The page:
LAIE, Hawaii — His honor Muliufi "Mufi" Hannemann, mayor of the City and County of Honolulu, recently told a group of administrative professionals and others during a luncheon at Brigham Young University-Hawaii how he bases the guiding principles and values he follows in leading one of the larger cities in the United States on his Mormon faith.Hanneman, a member of The Church of Jesus Christ of Latter-day Saints, serves as a high priest instructor in the Aiea Ward and a former Honolulu West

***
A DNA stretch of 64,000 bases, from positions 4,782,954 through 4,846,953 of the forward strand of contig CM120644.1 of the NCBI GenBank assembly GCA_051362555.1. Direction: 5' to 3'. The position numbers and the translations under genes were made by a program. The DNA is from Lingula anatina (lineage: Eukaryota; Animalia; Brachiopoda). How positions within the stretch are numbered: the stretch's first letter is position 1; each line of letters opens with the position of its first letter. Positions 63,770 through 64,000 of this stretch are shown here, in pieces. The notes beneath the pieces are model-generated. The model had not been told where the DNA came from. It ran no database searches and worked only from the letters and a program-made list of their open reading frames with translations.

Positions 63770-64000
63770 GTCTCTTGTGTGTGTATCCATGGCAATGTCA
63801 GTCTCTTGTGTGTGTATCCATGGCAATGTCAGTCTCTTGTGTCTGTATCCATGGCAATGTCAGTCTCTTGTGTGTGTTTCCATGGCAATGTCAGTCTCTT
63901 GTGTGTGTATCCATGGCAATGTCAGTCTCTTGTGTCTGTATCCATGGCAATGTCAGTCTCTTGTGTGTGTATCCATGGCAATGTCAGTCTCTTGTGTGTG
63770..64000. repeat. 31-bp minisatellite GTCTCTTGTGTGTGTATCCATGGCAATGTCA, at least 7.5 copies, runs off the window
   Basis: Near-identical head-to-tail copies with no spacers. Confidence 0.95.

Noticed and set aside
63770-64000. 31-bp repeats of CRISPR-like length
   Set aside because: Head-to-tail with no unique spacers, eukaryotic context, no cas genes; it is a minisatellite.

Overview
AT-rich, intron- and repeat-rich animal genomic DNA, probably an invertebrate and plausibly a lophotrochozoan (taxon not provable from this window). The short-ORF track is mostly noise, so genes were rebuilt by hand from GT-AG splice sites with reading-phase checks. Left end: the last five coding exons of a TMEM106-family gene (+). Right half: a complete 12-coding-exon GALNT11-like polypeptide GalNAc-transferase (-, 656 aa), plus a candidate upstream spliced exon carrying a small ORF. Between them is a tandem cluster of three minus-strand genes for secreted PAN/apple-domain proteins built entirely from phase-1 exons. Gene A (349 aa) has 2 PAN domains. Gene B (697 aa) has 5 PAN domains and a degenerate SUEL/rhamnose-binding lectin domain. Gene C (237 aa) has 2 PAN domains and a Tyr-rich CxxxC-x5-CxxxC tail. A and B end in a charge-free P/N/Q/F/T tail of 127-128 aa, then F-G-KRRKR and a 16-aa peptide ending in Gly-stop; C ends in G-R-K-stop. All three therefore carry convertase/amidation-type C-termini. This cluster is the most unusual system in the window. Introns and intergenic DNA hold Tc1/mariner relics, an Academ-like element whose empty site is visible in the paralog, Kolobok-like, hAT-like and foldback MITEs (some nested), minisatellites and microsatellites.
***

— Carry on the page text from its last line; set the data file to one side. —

Stake high councilor, who has Samoan family ties in Laie.In introducing his topic, Hannemann first noted that in 2008 President Thomas S. Monson spoke of "the importance of teaching principle-centered leadership" that promotes faith, hope and courage, and that President Gordon B. Hinckley encouraged church members to follow "the be" principles: "Be grateful, be smart, be clean, be true, be prayerful, be positive, be still and be involved."The mayor explained over his past two terms in office he has put together "similar maxims of leadership" drawn from his experience in business, government work on the city, state and national levels, as well as lessons learned "growing up in the gospel" and from his parents and extended family members. They include:__IMAGE1__Be bold, be decisive, and then be flexible."I can tell you that every decision I make, I pray about," said Hannemann, who's often asked how he reached various conclusions. He also said he often tells his staff to pray about decisions. "I made it clear from day-one that this will be a prayerful administration. This administration will always seek guidance of the Lord.""If it (a decision) feels good, you've prayed about it, yet you can retain flexibility so you can incorporate other ideas or other people's beliefs."Do your homework"That's important," the mayor continued. "Be prepared."From a gospel perspective, he said this includes reading the scriptures and "always heeding the word of the prophet." For example, he said that one of his favorite bits of prophet advice comes from President Hinckley, who "challenged us not to be the weak link in the chain of your generations. What that means to me is, you need to make sure you're not the one lagging behind, that you're always looking out for your family, number one, and for those sheep who may have gone astray."Bring good news fast, and bad news faster"I think it's important whether it's in church, business or government organizations that you always deal with adversity. It happens," he said. "I want the bad news to come faster, because we need to get on top of it. We need to make it better. Also, it forces you to use your creative forge solutions and make things better than what they really are and move things forward."Problems are not as important as solutions"I've always said the easiest things to identify in life are the problems; the hardest things are the solutions — that's what you want to focus on, as opposed to dwelling on what's wrong with things. No man is an island: A leader brings people together."Write it down"Nothing destroys credibility, in my mind, of a church, government or business leader than if you don't get back to people, when you do not follow up and follow through. That's very important. We live in a day when there's no excuse not to get back to someone."Always set the record straight"There are so many things said about the church that I cringe at times," Hannemann said about how others sometimes incorrectly view his Mormon faith. "It's important that we do this, because there's so much misperception out there of what we are and what we believe in."He told how this could lead to missionary moments. For example, he's usually asked to give the opening or closing prayer at the annual Honolulu prayer breakfast, "and every year people come up to my staff and say, can we have a copy of his prayer... They tell them, you know what, the mayor doesn't write his prayers down; he uses the 'holy prompter'... That's how members of The Church of Jesus Christ of Latter-day Saints are taught to pray.""Whether it's in a dramatic way, or in a low-key way, it's important that people know who we are, what we stand for and that we are indeed part of the Christian community." Never base decisions on fearFor example, Hannemann told of the unpopular decision he had to make of dumping millions of gallons of untreated wastewater into the Ala Wai Canal near Waikiki when 42 straight days of heavy rains in 2006 overwhelmed the city's aging sewer capabilities. "When I was trying to become mayor, I said, my greatest fear is a sewage spill in Waikiki, but that's exactly what happened... I knew what I had to do was going to be very messy and very negative in people's minds, but I also knew I had to dump that sewage into the Ala Wai Canal. That's what we did...and it turned out to be the right decision."If we had made a decision based on fear, the consequences would have been much more disastrous," the mayor said.Public money is not to be viewed as a personal piggy bank"One of the things I'm most proud of in my administration is that we've had the cleanest city audits. We have had the highest bond ratings of any entity in the State of Hawaii," Hannemann said, explaining that civic governments often need good bond ratings to finance capital improvement projects."When we manage the city...we always ask three questions: Do we need it? Can we afford it? And can we maintain it? Then, we're very open and transparent. When we collect a fee for a service, it goes back to the service."Hannemann compared this to the law of tithing"When you look at your tithing as the Lord's money, and pay that and your fast offerings faithfully, good things happen. You may not see the benefits right in the beginning, just like when we tear up the roads to fix the infrastructure...but they will come if you're faithful and conscientious."Emphasize the mahalo (thank you) principleThe mayor pointed out "our prayers always start by saying, we thank you." Similarly, he said, "You'll always see me go up to a police officer or a firefighter, a paramedic... I want them to know, especially when 911 calls them, that our prayers and thanks are with them, and that we appreciate the work that they're doing."Lead by example"Live by core values, remember family first, treat people fairly, watch your health, and make the job fun," Hannemann continued. "I tell my cabinet and senior staff, there is no more important entity in your lives than your family — not the mayor, not the people of Honolulu, it's your family. Because if something is amiss at home... you will not be able to solve problems.""If you're running a good organization as an administrative professional, president, director or what have you, you shouldn't miss a beat if someone has to miss work. That's what good teamwork is all about," he added."We also need to take care of our health. That's important. I tell my staff, you're no good to the city if you're not taking care of your health.""The other aspect of the job has to be fun," Hannemann continued, noting a mentor once advised him that "a good leader makes people laugh. That's so important. That's why I'm also known as the 'singing mayor,' as well as the tallest mayor (6-feet, 7-inches) in America. You have to have that balance. You need to find whatever that niche is for you, that extracurricular activity so that you can create that balance and create joy in everything you have to do."Leave the place better than you found itThe mayor said the next person who fills a position should think that it's hard to fill his or her predecessor's shoes.When adversity strikes, don't get mad — get even"Use it as motivational force," said Hannemann, who recalled in his political life "two things would always be held against me, and it would be difficult for me to win in elections: One, I'm LDS; and two, I'm Samoan. I'll be frank with you, I can't tell you how many people have told me that."Referring to the former, Hannemann recalled attending his first cocktail party when he worked in Washington, D.C., during the Carter administration. "My supervisor was astonished that I didn't take a drink...and then he told me something that I'll never forget: 'Young man, before you leave, you'll have taken your first drink.' I'm proud to tell you that was said to me in 1981. Prior to then, I never had alcohol...and I haven't to this day."Turning to his Polynesian heritage, the Harvard-educated Hannemann said, "If I were to tell you half the things I've heard about what a Samoan is supposed to be ... I would have checked out a long time ago. I refused to believe that ... A lot of people will put up roadblocks, and that's why I say, use that as a motivational force."Do what is right, not necessarily what is popular"There's a tendency for us to always try not to do things that offend people, but I can tell you right now, those are only short-term, feel-good aspects of being a leader."In closing, Hannemann stressed he didn't know where he would be "without the foundation of faith and values" he grew up with in his family. "We're very fortunate to have the gospel in our lives."